Bur Oak Blight

Need To Know

  • Bur oak blight symptoms begin in the bottom of the canopy and move upward.
  • Leaves will die along the vein tissue and brown at the tips in wedge shapes. 
  • Severely affected trees can die after years of severe defoliation as the disease intensifies year after years. 
  • Raking or pruning is not a practical management method, but fungicide applications in the late spring has shown promise. 

Overview of bur oak blight

Leaf symptoms of necrosis (death) of the tissue along the veins. 

Bur oak blight (BOB) has been observed in Iowa since around 2005, but the fungus that causes it has probably been here much longer. A shift in climate to more frequent rain events appears to be increasing the severity of BOB throughout much of the western two-thirds of the state.

Symptoms of bur oak blight

Leaf symptoms include necrosis (death) of the tissue along the veins and wedge-shaped areas of browning at the tips or sides of the leaves. Severely affected trees may die after several years of severe defoliation. The disease tends to intensify year-to-year in individual trees, and if only a portion of the crown is affected, it usually starts in the lower branches and then later progresses up the tree.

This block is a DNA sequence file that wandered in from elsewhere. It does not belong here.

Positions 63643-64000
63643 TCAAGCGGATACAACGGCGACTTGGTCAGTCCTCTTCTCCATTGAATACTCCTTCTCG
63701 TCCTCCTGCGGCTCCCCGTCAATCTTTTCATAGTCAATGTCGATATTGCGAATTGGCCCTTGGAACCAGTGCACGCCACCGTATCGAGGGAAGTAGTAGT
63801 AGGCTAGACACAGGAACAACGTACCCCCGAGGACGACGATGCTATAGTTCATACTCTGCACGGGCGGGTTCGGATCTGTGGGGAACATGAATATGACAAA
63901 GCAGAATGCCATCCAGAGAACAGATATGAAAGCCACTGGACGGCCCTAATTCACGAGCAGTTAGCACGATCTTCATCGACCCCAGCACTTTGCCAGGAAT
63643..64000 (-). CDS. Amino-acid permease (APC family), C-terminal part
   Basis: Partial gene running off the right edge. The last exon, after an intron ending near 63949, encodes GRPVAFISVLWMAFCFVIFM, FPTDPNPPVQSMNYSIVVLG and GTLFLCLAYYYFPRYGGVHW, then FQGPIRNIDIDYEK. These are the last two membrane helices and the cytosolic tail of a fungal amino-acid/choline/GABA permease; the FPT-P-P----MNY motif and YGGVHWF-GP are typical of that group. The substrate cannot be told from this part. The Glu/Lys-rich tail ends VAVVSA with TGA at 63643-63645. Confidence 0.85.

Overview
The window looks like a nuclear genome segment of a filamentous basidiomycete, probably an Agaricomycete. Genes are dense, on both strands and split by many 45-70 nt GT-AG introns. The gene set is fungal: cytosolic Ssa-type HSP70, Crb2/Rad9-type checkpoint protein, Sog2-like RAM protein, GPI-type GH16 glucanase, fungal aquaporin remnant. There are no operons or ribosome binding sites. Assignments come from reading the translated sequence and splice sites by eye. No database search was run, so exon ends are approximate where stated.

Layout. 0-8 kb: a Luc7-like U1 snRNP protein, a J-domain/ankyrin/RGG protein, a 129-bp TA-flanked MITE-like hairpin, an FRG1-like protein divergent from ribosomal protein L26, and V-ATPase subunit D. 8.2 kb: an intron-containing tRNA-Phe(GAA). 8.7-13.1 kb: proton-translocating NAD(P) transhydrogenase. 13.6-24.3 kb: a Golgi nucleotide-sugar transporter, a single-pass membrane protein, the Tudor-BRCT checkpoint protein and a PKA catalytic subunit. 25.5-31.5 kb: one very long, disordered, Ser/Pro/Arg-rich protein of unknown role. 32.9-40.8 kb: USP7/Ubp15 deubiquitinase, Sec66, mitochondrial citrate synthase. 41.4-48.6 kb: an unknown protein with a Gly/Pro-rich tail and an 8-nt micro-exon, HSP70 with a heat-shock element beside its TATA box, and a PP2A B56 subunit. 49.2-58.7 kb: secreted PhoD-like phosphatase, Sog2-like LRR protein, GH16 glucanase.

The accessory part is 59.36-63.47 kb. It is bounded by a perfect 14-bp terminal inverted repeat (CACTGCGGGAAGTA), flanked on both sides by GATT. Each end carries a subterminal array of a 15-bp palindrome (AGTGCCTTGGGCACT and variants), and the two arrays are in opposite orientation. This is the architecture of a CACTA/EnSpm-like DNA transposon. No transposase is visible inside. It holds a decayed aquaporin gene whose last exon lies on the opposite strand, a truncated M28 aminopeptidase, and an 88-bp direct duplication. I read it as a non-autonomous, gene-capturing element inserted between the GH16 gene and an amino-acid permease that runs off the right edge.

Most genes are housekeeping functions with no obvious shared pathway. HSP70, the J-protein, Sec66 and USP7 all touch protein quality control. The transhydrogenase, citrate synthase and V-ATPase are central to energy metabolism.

Signs of bur oak blight

Fungal structures of the fungal pathogen Tubakia iowensis are microscopic and resemble shields with circular spores.

Fungal structures of the fungal pathogen Tubakia iowensis
Fungal structures of the fungal pathogen Tubakia iowensis

Disease cycle of bur oak blight

Bur oak blight is caused by the pathogen Tubakia iowensis and belongs to a group of fungal organisms that are capable of living as an endophyte (inside the plant tissue) without causing apparent symptoms for a period. The fungus overwinters on the petioles of dead leaves that remain attached to branches. Spores are produced in May from black pustules on the petioles of these old leaves, and the spores infect the newly emerging shoots and leaves during rainy weather. Dramatic leaf symptoms do not become evident until July, however, and the severity of symptoms increases in August and September if weather conditions are right.

Type of Sample Needed for Diagnosis and Confirmation

The Iowa State University Plant & Insect Diagnostic Clinic can help you investigate and confirm if your plant has this disease. Please see our website for current forms, fees, and instructions on collecting and packing samples. Contact information for each state's diagnostic laboratory for U.S. residents can be located on the NPDN website.  If you have a sample from outside of Iowa, please DO NOT submit it to the Plant & Insect Diagnostic Clinic without contacting us.

Want to submit a sample? Follow the instructions at Submitting Trees and Shrubs

Management of bur oak blight

Bur oak blight is known to only infect Bur Oaks. Therefore it is important to observe the characteristics of the tree (leaves shape and acorns, see Bur Oak characteristics in this ISU Forestry Extension website at (https://www.extension.iastate.edu/forestry/iowa_trees/trees/bur_oak.html) and determine if the problematic tree is, in fact, suffering from bur oak blight.